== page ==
Man fined $10,000 for cutting down eagle tree

Gordon Knight of Campbell River had a faller take down the tree even though he knew it had an bald eagle's nest

A Campbell River man will pay a $10,000 fine for cutting down an eagle tree.

Gordon Knight agreed to pay the fine which will go to the Habitat Conservation Trust to be used to rehabilitate injured birds or to improve avian habitant on Northern Vancouver Island.

The 63-year-old automotive dealer appeared in provincial court Friday after earlier pleading guilty to destroying a bald eagle’s nest under the Wildlife Act.

“Your honour, I take ownership of the tree…I don’t blame anyone else,” he told Judge Brian Saunderson.

Knight lives on the Island Highway near Rockland Road and has several old growth trees on his property. One of those Douglas firs had a large eagle’s nest which was registered as an “eagle tree” with local government.

Knight knew the eagle’s nest was there and had, at one time, asked a faller for an estimate to fall some trees on the property. The faller informed Knight the eagle tree was registered and was not prepared to cut it down.

Then, on Feb. 20, 2012, Knight brought in another faller to get an estimate. Five days later, the faller returned and cut down the eagle tree while Knight was away home.

The downed tree, which contained a large bald eagle’s nest, was reported to the city’s environmental co-ordinator, Terry Martin, who then contacted Conservation Officers.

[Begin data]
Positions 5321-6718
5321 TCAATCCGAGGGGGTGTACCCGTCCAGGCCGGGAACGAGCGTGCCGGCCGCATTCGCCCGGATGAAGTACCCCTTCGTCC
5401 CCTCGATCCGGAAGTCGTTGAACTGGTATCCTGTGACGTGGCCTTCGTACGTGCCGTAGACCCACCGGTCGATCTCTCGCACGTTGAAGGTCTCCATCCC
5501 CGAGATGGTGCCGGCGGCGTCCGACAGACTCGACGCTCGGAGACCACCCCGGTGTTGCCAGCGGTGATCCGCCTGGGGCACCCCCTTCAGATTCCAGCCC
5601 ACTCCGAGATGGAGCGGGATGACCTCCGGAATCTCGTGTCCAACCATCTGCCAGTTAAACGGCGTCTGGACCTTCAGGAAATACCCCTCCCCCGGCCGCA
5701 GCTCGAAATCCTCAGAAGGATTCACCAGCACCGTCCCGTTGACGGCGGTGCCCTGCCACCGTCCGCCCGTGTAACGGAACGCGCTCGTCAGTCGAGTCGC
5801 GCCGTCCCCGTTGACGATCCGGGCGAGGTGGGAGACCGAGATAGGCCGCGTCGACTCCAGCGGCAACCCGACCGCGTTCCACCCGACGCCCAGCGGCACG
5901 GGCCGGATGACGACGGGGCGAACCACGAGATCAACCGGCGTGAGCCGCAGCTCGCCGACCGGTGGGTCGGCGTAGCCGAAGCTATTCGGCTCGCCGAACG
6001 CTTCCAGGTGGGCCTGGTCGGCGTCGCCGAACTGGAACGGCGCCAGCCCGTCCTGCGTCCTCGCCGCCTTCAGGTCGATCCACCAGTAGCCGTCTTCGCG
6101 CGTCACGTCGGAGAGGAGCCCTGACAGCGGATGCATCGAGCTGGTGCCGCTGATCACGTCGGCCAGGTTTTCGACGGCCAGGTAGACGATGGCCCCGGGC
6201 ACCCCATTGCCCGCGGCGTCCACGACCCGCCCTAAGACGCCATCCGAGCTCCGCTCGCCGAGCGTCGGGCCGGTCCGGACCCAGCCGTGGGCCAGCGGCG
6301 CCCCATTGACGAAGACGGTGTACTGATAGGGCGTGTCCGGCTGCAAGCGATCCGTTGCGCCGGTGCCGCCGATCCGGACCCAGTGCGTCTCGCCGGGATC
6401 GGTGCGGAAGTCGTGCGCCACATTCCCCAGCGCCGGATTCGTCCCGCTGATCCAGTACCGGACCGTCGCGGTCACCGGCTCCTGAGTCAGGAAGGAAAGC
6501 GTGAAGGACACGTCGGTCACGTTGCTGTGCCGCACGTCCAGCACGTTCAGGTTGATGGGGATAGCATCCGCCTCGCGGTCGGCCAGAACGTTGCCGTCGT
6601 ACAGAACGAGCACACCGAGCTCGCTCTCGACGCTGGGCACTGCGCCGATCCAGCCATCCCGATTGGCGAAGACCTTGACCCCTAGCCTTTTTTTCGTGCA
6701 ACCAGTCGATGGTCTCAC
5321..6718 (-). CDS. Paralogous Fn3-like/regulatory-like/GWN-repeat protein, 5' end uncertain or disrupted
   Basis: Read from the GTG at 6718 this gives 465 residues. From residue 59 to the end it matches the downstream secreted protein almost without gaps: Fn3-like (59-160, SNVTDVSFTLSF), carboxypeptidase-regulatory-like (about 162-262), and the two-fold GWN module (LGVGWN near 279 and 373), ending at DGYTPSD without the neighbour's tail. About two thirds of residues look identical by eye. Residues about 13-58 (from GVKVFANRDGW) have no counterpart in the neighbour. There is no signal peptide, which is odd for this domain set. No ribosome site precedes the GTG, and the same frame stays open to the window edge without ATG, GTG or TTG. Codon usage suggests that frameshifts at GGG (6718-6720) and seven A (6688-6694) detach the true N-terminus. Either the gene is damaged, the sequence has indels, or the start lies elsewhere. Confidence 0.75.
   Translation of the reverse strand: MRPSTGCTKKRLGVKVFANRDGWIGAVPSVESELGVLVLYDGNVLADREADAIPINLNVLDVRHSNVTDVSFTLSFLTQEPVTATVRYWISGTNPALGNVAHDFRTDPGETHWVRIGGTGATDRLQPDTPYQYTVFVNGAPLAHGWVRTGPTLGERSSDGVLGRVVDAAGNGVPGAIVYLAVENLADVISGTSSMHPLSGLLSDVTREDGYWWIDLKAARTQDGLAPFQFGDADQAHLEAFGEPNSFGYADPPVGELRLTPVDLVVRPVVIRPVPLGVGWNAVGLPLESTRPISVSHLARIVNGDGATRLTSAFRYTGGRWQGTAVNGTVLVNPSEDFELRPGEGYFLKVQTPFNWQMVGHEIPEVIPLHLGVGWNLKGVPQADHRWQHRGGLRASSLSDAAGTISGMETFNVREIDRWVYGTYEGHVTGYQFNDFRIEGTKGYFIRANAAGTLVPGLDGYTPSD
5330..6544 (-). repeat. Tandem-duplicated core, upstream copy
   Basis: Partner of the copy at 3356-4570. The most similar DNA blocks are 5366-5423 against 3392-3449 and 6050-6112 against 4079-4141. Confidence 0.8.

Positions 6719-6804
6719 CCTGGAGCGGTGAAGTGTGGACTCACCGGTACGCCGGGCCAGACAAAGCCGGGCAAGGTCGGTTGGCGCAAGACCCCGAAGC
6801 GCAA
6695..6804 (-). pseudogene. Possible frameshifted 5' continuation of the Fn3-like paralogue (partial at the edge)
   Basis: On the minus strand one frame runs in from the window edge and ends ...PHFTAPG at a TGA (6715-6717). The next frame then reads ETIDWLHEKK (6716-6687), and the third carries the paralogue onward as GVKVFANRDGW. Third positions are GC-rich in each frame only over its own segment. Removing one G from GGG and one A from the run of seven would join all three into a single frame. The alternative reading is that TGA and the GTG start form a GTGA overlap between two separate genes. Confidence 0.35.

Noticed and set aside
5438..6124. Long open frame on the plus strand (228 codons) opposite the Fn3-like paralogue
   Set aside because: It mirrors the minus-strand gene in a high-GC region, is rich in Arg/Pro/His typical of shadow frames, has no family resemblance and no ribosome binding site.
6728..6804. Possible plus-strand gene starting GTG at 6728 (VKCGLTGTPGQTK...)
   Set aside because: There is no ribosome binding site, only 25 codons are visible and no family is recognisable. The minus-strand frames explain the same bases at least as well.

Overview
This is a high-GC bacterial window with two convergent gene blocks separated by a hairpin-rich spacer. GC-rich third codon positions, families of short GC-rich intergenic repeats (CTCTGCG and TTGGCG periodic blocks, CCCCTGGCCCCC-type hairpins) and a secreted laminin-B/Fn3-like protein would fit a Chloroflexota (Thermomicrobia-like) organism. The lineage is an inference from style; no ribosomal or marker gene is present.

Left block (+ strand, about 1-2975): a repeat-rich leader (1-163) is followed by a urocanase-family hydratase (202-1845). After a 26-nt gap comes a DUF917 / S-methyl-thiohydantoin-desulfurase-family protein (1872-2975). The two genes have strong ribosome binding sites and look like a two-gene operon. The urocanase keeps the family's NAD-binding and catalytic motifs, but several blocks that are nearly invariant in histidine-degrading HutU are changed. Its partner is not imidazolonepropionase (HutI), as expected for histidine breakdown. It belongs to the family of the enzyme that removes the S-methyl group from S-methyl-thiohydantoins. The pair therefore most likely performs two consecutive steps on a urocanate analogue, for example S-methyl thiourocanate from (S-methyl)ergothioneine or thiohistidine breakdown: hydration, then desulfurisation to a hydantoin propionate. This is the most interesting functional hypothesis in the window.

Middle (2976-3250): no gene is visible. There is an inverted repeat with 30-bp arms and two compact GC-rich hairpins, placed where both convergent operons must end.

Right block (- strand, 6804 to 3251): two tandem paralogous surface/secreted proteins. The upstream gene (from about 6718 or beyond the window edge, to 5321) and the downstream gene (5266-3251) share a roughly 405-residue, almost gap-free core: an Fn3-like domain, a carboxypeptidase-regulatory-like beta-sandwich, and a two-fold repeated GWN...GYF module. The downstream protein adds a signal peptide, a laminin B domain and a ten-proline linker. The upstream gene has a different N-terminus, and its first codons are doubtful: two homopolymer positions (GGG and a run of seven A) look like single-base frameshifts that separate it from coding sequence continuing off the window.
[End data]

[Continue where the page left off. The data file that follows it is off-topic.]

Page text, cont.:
According to federal Crown prosecutor John Blackmon, there’s a “real concern” for the viability of local eagle populations which is why trees with nests are registered for protection.

He said the charge of destroying a nest is seldom laid. The last case Blackmon recalled prosecuting was in 2000 and the guilty man paid the maximum fine of $5,000.

Since then the maximum penalty has increased to $100,000 and one year in jail. Blackmon noted that Knight’s fine is at the low-end of the spectrum, but is still substantial.

The fine was presented as a joint submission by the Crown and the defence to Judge Saunderson who accepted the proposal and gave Knight 18 months to pay.

“The fine and the payment is significant and appropriate given the circumstances,” said defence lawyer Brian Dybawd. “The seriousness and the gravity of the situation is not lost on Mr. Knight…it is his hope this raises awareness because of this action.”

The long-time car dealer and grandfather never disputed the fact he was responsible for the tree and nest coming down, and said he’s learned a lot.

“I had quite the eye-opening experience. Even at my age you can still learn,” said Knight.